Substitutes and saturation undermining feed phosphate market

By Jane Byrne contact

- Last updated on GMT

Related tags: Phosphorus

© istock/hirun
© istock/hirun
The inorganic feed phosphate (IFP) market is suffering due to multiple factors including over-capacity, low feed demand, the rise of substitute products, and growing environmental concerns, according to UK based market analysts, CRU. 

CRU released a report in August on the sector, a health check on IFP production globally. We caught up with CRU principal consultant, Juan von Gernet, one of the authors of that review, to hear more.

“Demand for IFP is not as strong as we had anticipated in our previous review back in 2012. Prices are weaker than forecast. It is a much more competitive market now, and worryingly there are capacity adding projects in the pipeline,”​ said the analyst.

Alternatives such as phytases have made huge inroads, more than expected, said von Gernet. “Phytase producers have enjoyed eroding the feed phosphate market share,”​ he added.

Rush to the bottom on prices..

And the Chinese producers have been encouraging a rush to the bottom on prices: “With so much capacity, players there have been only too willing to place phosphate products on the market cheaply,”​ said the analyst.

China is a very large producer of phosphoric acid and phosphate rock, the feedstock used for producing Di-Calcium Phosphate (DCP) and Monocalcium Phosphate (MCP) feed phosphates, he said.

And most Chinese phosphate rock is found in Yunnan, Guizhou, Sichuan and Hubei, which are also the areas that contain most of the country’s processing capacity, whether on the fertilizer or feed phosphate side of things.  

The three largest Chinese producers by capacity are Lomon, SinoChem and Chanhen, reported CRU.

Demand switch

The CRU analyst has noted also a demand switch: “DCP feed phosphates used to have the largest market share. We see that MCP variety is now becoming more favored as the phosphorus content is seen as more readily available in those,” ​added von Gernet.

Overall, he said, it is hard to know what the end game is for IFP capacity building projects that are still in play. Ideally, he said, producers will have to shut down production intermittently to encourage an upturn in prices.

He predicted that IFP prices would likely hover around the $400 a ton mark over the next five years – in 2014, they were at $490 a ton.

CRU data puts the top 10 feed phosphate producers globally, which combined account for 40 to 45% of IFP capacity, as:

  • Rouiller Group (DCP/MCP/MDCP)
  • Vale (DCP only although its DCP specs are pretty close to that of MDCP)
  • PotashCorp (DCP, MCP & DFP)
  • Mosaic (DCP, MCP and Nexfos)
  • Yara (mostly MCP/MDCP)
  • Lomon (DCP)
  • EuroChem (MDCP/MCP and DFP)
  • PhosAgro (MCP only)
  • SinoChem (MDCP/MCP)
  • Chanhen (MCP) 

Saudi plant on hold

However, von Gernet, noted that some feed phosphate plant production plans have been put on hold, such as the previously pegged project by Saudi producer, Ma’aden Phosphate Company, which had a 2016 completion data tagged onto it.

Ma’aden, a relatively new entrant into the phosphate market, had previously indicated it was building capacity to meet demand in South East Asia, India, Oceania and Eastern Africa.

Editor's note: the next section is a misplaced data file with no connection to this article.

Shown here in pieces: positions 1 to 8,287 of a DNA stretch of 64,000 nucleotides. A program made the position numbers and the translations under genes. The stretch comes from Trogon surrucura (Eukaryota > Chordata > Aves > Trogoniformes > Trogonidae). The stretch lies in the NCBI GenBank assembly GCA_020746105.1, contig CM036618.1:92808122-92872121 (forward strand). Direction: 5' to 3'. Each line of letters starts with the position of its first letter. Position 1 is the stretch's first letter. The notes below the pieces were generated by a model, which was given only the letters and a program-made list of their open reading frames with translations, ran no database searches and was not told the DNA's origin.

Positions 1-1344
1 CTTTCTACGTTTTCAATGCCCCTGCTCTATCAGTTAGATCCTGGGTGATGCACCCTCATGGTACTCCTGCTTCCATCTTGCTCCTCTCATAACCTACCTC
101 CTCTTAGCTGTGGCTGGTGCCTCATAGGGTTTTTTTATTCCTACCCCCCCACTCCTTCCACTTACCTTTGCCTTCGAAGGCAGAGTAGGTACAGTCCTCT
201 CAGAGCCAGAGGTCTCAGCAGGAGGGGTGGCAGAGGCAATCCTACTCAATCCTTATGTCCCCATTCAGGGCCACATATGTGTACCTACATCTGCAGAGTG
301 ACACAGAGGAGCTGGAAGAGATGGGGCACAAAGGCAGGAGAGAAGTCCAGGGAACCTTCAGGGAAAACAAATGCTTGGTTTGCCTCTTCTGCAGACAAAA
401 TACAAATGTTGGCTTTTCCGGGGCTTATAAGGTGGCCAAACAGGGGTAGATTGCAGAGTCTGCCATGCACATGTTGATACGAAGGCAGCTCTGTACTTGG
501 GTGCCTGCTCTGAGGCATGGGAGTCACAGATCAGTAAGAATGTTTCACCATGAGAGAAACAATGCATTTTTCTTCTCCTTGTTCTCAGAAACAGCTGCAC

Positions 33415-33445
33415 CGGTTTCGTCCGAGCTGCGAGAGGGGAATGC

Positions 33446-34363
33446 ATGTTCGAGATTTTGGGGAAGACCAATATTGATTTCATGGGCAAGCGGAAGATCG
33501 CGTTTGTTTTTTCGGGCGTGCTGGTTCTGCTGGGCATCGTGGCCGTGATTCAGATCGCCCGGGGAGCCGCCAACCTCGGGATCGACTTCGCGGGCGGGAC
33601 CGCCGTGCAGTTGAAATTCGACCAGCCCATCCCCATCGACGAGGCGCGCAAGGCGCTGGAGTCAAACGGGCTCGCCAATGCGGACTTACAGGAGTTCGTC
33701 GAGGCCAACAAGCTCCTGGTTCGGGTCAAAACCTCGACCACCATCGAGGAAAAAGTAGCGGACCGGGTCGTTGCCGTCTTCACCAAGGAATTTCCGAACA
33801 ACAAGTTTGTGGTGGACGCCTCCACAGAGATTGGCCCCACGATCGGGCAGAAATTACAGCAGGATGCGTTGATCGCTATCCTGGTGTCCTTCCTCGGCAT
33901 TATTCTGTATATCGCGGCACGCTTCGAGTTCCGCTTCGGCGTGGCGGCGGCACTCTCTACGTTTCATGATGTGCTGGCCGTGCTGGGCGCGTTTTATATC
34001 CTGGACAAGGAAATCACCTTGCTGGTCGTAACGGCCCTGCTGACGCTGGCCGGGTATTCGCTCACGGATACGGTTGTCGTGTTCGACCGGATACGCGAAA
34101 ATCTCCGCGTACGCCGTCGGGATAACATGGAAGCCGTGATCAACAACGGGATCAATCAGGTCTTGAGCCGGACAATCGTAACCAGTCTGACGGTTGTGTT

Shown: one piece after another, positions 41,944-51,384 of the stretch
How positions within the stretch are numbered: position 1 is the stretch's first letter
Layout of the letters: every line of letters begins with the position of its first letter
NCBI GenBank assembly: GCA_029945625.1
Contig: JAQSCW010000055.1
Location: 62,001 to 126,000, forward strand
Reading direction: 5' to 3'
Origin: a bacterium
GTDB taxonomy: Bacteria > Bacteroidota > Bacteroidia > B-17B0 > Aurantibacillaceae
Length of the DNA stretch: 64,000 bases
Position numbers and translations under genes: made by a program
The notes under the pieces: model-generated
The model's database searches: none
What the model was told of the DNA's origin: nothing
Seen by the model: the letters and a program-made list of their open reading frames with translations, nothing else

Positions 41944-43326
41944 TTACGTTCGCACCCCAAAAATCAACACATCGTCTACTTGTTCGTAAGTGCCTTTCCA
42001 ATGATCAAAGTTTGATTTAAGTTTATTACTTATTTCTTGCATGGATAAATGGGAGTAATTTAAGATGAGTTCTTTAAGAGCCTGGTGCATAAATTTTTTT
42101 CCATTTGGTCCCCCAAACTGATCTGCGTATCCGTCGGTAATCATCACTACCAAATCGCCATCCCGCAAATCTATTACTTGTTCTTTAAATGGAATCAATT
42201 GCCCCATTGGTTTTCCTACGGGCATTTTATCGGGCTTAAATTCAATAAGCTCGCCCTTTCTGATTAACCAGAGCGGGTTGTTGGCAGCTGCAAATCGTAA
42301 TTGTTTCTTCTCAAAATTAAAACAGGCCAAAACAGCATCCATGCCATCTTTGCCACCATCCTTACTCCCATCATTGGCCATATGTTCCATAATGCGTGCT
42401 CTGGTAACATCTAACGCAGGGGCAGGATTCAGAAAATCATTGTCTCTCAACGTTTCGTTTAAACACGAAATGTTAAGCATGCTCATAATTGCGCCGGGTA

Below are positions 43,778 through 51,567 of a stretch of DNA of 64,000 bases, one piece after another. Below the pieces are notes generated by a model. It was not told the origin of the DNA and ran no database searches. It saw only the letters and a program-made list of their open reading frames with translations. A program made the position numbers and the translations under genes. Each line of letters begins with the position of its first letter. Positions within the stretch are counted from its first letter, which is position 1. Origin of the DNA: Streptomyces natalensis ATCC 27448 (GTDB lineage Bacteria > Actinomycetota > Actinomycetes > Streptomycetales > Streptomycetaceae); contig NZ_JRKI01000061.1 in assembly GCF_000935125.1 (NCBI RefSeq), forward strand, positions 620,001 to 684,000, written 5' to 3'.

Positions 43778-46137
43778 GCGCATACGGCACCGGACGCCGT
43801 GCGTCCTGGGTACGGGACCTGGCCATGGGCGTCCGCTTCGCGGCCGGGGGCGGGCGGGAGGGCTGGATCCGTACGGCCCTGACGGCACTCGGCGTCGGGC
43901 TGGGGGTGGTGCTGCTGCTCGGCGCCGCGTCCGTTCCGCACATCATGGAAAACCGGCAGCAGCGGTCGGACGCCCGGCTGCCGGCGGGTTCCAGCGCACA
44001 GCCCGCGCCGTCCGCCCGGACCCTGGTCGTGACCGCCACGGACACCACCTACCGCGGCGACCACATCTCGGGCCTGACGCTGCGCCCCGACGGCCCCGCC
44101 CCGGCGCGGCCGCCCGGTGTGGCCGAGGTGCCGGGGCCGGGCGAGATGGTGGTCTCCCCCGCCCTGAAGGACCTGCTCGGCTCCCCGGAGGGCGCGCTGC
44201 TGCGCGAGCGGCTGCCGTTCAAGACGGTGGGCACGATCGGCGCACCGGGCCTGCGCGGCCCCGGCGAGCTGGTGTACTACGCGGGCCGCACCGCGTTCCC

“As far we know, they have stalled the feed side of the project and are focusing only on the fertilizer business for the moment,”​ said von Gernet.

New entrants

The CRU analyst reckoned that some new entrants into the feed phosphates game might not have been fully aware of the complexities of developing ingredients to meet livestock production sector needs: “Producers should really think about finding a partner in the feed industry toenter the business. The feed business relies on really long established relationships, and it is not about large bulk products, it is about selling quality product in small quantities,”​ said von Gernet.

Morocco's OCP is a case in point, said the analyst. It has been operating in the feed phosphates business for a few years, and has a plant in the Safi industrial complex, but von Gernet said its penetration of the animal nutrition sectors in terms of volumes has has been difficult: “They may have initially approached the industry in a similar way to fertilizer – i.e. sales of a bulk product – but have had to adjust. Last year they sold 53,000 tons P205, which despite being up on last year remains below their capacity of around 139,000 tons P205."

He said Norway’s Yara, on the contrary, is very well established and has been successful in feed industry penetration as it has a high quality product and has proved responsive to feed manufacturers’ needs.

US feed phosphates producer, Mosaic, is increasingly being squeezed out of the South East Asian market, and it is focusing on pushing IFP within the Americas.

Lower price driven by intense competition

And in Europe, some companies are competing aggressively for market share, disrupting prices, said von Gernet.

Reasons are varied, “Ecophos is pushing ahead with a number of capacity expansions, which is beneficial to their technology sales business but could impact future pricing.

"Meanwhile, Elixir, has been competing aggressively for market share. To do this they have been using very low cost raw materials, which may have an impact on quality at the end,"​ said the analyst. 

The Serbian firm is also planning to expand production capacity, which will only bring IFP prices lower, said von Gernet.

France’s Rouiller Group, is the largest IFP producer by capacity, reported von Gernet and has been aggressively gaining market share in the past few years. But the company has been hit by supply interruption in the past few years due to political and labour challenges in Tunisia, where some of its operations are based. 

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